Beatrice Offshore Windfarm project's big ships

Image source, Bowl
Image caption,
Roll-on/roll-off cargo vessel Rotra Vente at the Nigg Energy Park

The latest in a number of large specialised ships has arrived in Scotland as part of the construction of what will be Scotland's largest offshore wind farm.

Costing £2.6bn, the Beatrice Offshore Windfarm Ltd (Bowl) involves the installation of 84 turbines at a site in the Moray Firth.

Rotra Vente, a roll-on/roll-off cargo vessel, is the latest vessel to join the renewable energy project, which involves SSE and other companies.

Siemens Gamesa Renewable Energy brought in the Rotra Vente to transport wind turbine components from various manufacturing facilities in both the UK and Europe to the Nigg Energy Park on the Cromarty Firth.

Image source, BOWL
Image caption,
Pacific Orca installing a turbine

The ship's cargo includes nacelles, housings for the generating components in the wind turbine.

Each nacelle weighs 370 tonnes and is driven off the cargo vessel using a multi wheeled heavy lift vehicle known as a self propelled modular transporter.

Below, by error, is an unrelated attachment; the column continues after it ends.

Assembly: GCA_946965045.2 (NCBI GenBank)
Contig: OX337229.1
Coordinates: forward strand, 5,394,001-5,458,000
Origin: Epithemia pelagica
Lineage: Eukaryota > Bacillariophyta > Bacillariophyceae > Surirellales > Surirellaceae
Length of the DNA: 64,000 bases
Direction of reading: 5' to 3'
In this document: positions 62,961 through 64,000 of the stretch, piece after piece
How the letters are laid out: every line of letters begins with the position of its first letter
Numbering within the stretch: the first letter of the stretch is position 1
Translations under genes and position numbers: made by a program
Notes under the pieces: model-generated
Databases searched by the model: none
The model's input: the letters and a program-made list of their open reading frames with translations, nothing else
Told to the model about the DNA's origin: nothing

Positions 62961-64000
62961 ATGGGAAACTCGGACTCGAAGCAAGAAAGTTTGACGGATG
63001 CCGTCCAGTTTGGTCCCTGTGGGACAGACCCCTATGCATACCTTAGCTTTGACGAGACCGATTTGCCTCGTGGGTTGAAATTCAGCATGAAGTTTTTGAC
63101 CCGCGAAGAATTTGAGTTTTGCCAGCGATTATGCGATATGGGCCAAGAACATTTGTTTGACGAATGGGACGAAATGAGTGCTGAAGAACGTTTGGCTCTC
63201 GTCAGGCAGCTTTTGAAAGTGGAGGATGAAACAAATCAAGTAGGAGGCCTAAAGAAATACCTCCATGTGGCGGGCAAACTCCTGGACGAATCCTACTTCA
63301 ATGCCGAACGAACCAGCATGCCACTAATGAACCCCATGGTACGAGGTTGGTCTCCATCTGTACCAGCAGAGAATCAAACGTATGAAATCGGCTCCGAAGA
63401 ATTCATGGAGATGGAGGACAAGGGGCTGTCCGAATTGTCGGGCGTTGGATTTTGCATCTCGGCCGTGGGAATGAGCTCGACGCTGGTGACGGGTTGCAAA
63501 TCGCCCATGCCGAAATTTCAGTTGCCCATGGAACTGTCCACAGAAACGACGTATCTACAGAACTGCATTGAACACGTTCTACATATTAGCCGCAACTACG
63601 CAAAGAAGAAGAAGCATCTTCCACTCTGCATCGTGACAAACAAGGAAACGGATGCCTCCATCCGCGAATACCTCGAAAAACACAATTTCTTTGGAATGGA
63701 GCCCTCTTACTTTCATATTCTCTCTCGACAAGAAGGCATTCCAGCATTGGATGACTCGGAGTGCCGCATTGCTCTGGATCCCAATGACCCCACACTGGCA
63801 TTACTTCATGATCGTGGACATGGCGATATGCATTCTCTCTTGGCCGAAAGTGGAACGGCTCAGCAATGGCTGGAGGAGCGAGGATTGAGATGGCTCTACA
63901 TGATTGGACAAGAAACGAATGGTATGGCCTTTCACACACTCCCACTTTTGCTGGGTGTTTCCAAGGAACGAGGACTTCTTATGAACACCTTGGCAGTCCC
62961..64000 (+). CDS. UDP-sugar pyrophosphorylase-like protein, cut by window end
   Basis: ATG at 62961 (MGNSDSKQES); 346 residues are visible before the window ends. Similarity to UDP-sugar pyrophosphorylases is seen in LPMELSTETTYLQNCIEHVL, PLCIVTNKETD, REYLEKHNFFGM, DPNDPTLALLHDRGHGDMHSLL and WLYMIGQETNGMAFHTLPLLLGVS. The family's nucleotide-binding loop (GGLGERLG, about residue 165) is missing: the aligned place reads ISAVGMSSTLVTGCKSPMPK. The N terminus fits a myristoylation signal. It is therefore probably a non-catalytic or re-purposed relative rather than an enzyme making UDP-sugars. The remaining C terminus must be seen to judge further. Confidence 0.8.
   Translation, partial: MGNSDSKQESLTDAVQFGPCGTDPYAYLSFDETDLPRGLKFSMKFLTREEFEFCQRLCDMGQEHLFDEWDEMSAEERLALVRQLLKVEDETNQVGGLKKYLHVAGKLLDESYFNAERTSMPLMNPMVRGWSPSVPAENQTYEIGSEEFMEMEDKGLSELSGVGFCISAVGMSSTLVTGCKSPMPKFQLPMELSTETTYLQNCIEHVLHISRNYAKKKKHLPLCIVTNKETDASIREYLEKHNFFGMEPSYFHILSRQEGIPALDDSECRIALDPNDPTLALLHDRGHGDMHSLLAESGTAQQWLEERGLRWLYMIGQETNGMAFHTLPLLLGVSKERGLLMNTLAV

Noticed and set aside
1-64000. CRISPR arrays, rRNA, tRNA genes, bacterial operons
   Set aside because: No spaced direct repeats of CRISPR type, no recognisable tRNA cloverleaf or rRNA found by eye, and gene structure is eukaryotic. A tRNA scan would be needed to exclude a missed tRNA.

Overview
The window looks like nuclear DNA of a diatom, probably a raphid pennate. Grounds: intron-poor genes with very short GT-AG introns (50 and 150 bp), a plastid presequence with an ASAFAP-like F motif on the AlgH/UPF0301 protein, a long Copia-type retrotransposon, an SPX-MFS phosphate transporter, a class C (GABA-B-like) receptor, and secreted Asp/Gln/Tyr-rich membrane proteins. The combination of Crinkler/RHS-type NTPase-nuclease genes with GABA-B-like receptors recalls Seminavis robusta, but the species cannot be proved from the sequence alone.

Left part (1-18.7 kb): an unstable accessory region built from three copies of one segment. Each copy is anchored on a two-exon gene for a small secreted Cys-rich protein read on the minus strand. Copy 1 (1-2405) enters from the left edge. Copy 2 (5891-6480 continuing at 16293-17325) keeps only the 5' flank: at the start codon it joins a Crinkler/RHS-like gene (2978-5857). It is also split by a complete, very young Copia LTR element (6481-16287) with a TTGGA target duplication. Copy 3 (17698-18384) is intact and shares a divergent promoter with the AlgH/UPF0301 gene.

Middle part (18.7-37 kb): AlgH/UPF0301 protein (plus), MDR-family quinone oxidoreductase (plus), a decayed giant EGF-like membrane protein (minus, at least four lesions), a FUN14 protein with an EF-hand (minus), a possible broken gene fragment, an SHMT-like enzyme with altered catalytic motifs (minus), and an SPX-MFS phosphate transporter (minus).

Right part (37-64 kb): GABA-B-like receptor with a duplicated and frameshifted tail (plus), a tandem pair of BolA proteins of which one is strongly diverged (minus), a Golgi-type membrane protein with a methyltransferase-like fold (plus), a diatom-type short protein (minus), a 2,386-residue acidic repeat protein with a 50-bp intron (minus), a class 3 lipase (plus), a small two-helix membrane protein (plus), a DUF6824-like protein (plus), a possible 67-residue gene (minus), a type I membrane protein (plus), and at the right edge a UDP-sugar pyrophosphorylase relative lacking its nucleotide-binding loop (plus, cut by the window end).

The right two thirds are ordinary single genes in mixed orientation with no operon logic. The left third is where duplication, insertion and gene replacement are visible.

Other ships involved in the construction work have included the Stanislav Yudin, which has a 2,500-tonne, 110m (360ft) revolving crane.

It is also equipped with hydraulic hammers which were used for installing piles needed for the jacket substructures of the offshore wind turbines.

Image source, Port of Cromarty Firth
Image caption,
The heavy lift ship Stanislav Yudin

Another of the specialist ships is Pacific Orca, which is being used for the installation of the turbines.

Once completed, Bowl is expected to be capable of providing enough electricity for up to 450,000 homes.

It is due to be fully operational by the end of 2019.

The wind farm site is situated about eight miles (13km) off the east Caithness coast.

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